With tailor-made programs, ACEing Autism has used tennis to create a strong community and impact thousands of families. (Alex Huggan)
As a child neurologist specializing in autism and neurodevelopmental disorders, Dr. Shafali Spurling Jeste found that the programs available for autistic children were limited. Too often they catered only to the high-functioning side of the spectrum and left the children who are minimally verbal and have behavioral issues out of the picture.
In 2008, as her husband Richard Spurling, a former tennis pro, was getting his MBA from Babson College, she proposed a simple question to him: “Are there any tennis programs for autistic children?” Just like that, ACEing Autism was born.
“Tennis is inherently a social interaction; it’s a back and forth between two people,” Jeste says, explaining why the sport is such a good tool for autistic children. “You have to be able to read what that other person is thinking and is going to do to be able to beat them.”
The program started in the pilot stage with only three children. Spurling, who had never been around kids with autism before, quickly realized the challenges. “It was an eye-opener for him,” Jeste says. “All three of them were fairly delayed. They came on the clay courts and within 10 minutes, one of the children had started digging a hole into the clay, another was biting into the foam ball he was using and another was just running in circles.”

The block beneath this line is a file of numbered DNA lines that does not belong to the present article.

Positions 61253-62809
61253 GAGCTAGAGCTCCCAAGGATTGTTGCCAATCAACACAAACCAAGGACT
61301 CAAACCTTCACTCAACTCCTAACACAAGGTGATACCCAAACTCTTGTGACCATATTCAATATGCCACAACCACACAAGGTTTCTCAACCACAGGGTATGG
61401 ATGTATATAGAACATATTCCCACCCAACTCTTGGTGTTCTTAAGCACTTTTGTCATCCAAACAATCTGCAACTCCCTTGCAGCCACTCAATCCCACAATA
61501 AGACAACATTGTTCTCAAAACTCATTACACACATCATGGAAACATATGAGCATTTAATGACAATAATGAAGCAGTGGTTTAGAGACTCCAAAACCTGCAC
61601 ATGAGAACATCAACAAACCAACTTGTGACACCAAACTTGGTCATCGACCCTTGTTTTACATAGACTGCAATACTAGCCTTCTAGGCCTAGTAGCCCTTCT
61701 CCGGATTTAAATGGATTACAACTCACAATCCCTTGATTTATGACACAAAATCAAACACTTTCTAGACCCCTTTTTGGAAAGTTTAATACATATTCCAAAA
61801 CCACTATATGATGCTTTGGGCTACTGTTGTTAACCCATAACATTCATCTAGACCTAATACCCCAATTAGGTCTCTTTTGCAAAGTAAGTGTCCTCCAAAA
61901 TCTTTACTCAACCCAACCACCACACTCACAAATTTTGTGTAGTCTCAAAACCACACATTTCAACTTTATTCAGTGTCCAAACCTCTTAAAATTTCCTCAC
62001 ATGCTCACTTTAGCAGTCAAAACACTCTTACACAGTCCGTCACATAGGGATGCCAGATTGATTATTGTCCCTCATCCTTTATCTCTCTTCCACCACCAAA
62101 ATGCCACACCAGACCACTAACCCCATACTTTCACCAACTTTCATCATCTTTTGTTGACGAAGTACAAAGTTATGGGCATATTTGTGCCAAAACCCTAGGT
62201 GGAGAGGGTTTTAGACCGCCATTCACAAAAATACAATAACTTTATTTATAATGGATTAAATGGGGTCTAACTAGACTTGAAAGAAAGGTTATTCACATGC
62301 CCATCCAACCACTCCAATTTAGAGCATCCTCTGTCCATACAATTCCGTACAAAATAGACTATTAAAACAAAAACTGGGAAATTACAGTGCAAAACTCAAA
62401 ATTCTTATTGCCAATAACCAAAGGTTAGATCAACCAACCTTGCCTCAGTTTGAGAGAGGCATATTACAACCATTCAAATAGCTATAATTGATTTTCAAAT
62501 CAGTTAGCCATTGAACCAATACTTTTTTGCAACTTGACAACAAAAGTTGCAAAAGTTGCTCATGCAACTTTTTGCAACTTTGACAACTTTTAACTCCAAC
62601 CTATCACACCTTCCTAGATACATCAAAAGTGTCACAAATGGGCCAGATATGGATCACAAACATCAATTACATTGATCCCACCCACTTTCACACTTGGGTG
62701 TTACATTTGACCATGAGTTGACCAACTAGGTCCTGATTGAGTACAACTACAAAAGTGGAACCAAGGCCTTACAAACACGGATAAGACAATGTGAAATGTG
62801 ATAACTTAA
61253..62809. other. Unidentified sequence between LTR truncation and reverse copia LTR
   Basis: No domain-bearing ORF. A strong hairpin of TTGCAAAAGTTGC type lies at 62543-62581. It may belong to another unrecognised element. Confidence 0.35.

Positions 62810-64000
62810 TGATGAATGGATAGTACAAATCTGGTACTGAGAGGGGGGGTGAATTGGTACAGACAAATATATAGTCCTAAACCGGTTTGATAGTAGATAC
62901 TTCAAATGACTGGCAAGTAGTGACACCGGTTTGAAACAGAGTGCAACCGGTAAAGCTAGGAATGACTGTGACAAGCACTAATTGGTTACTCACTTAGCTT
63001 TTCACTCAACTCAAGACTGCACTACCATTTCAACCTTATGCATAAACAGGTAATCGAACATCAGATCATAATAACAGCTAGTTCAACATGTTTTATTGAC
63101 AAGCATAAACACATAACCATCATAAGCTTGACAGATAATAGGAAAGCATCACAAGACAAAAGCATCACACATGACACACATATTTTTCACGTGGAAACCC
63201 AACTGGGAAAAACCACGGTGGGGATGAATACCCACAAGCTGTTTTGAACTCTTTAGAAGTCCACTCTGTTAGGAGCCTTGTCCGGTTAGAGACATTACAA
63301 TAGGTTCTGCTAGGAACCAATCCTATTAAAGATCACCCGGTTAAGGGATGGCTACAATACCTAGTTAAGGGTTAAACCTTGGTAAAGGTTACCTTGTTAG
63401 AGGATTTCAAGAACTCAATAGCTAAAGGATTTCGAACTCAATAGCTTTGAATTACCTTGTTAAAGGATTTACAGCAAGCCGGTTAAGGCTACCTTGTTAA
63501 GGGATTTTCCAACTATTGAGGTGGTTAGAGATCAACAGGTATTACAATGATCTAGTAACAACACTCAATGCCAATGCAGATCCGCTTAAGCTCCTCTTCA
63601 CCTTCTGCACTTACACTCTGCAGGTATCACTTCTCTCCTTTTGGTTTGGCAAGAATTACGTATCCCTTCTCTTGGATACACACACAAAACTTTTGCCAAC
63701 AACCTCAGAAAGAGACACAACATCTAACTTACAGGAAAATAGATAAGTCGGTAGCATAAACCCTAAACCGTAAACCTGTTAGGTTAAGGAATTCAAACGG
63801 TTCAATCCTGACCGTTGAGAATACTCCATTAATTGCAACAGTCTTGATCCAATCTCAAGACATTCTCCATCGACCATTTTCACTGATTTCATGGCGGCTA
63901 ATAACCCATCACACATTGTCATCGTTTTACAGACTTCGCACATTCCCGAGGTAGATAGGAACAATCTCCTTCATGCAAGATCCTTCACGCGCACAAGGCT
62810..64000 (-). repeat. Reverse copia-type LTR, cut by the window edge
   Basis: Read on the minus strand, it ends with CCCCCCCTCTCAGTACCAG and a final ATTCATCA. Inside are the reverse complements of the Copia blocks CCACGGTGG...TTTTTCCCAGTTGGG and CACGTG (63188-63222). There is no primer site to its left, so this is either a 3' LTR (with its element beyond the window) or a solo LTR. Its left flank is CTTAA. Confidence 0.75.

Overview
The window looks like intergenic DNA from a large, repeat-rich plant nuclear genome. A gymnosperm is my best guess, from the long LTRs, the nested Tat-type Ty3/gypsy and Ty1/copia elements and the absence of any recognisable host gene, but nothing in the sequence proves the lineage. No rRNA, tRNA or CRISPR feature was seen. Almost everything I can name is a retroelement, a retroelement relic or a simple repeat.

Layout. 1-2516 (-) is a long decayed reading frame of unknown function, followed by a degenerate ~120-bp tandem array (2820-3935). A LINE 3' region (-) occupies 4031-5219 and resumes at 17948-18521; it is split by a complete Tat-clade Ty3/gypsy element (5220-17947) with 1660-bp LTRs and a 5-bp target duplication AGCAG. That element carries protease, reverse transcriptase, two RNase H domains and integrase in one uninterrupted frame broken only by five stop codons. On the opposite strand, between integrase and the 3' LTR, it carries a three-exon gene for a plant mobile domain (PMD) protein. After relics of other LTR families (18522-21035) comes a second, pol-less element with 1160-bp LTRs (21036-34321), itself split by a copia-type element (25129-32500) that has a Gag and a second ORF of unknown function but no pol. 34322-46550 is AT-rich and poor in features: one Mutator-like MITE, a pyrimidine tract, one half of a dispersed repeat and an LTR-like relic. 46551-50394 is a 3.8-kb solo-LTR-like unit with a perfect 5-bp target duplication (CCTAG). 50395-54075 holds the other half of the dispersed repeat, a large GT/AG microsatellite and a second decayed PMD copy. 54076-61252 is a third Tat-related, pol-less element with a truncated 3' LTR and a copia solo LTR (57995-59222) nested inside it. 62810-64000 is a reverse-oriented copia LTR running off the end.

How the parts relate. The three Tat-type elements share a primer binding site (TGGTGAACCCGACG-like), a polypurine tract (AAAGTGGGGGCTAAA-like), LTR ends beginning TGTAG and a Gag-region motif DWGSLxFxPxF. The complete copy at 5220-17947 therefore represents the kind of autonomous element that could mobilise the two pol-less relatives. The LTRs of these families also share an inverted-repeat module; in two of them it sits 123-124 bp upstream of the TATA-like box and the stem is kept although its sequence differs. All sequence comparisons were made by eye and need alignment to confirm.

Far from deterred, Spurling quickly adapted. The next week he moved the class to a more confined space on a blacktop area next to the clay courts and replaced the foam balls. “He catered to them,” Jeste says.
Since then, the program has expanded quickly. Today more than 500 kids participate each week at 35 locations across the country. The Facebook group connects more than 50,000 people across the globe, and this August ACEing Autism received the USTA’s Community Service Award.
“I love the community it creates,” says Geneva DeGregorio, a director of ACEing Autism who first joined the group as a volunteer. “It’s not just that we’re helping the kids on the court. It’s creating a network for the families and raising awareness in the community.”
Mira Spiegel is a tennis enthusiast who was excited to get her daughter, Zoe, to participate in the pilot program. In the first class, Zoe, who was 4 years old at the time, was putting clay in her mouth. “Six years later, if you come to one of the sessions that Zoe attends, it looks like a more traditional tennis clinic,” Spiegel says. “They’re going through drills, hitting forehands and backhands, coming up for volleys. So far away from where we started.”
While the program has organized lesson plans and manuals, what makes ACEing Autism so successful is the flexibility that’s encouraged. “If you’ve seen one kid with autism, you’ve seen one kid with autism,” says DeGregorio. “We tailor every drill to the kid who is holding the tennis racket.”
“For me, what’s really phenomenal is the gains they make in their behavior, in their ability to hold attention, to regulate their behaviors, to not get agitated and hyperactive,” Jeste says. “They look like they’re having fun out there. They’re safe, they’re happy.”
Spiegel has seen the program bring her entire family joy, including her 8-year-old son, who is typically developing. “Now, as a family, on the weekends we can go to the tennis court,” she says. “It’s created a family activity that is accessible to all of us. That’s huge.”
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